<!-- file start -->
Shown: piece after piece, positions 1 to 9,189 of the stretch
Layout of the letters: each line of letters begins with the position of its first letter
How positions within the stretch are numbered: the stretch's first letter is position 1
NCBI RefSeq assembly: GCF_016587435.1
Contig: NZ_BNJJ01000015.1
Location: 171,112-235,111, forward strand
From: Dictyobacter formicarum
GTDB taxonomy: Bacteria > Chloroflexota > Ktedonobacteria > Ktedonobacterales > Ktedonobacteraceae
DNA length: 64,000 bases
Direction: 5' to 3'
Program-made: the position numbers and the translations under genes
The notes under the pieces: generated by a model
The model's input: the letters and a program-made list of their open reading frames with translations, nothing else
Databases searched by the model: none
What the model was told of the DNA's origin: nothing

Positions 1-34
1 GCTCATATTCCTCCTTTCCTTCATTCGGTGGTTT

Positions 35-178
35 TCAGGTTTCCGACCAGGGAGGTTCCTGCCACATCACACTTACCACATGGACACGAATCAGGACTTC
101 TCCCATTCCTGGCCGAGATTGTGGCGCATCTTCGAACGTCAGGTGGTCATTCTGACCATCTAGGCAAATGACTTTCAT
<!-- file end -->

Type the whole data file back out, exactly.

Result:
Shown: piece after piece, positions 1 to 9,189 of the stretch
Layout of the letters: each line of letters begins with the position of its first letter
How positions within the stretch are numbered: the stretch's first letter is position 1
NCBI RefSeq assembly: GCF_016587435.1
Contig: NZ_BNJJ01000015.1
Location: 171,112-235,111, forward strand
From: Dictyobacter formicarum
GTDB taxonomy: Bacteria > Chloroflexota > Ktedonobacteria > Ktedonobacterales > Ktedonobacteraceae
DNA length: 64,000 bases
Direction: 5' to 3'
Program-made: the position numbers and the translations under genes
The notes under the pieces: generated by a model
The model's input: the letters and a program-made list of their open reading frames with translations, nothing else
Databases searched by the model: none
What the model was told of the DNA's origin: nothing

Positions 1-34
1 GCTCATATTCCTCCTTTCCTTCATTCGGTGGTTT

Positions 35-178
35 TCAGGTTTCCGACCAGGGAGGTTCCTGCCACATCACACTTACCACATGGACACGAATCAGGACTTC
101 TCCCATTCCTGGCCGAGATTGTGGCGCATCTTCGAACGTCAGGTGGTCATTCTGACCATCTAGGCAAATGACTTTCAT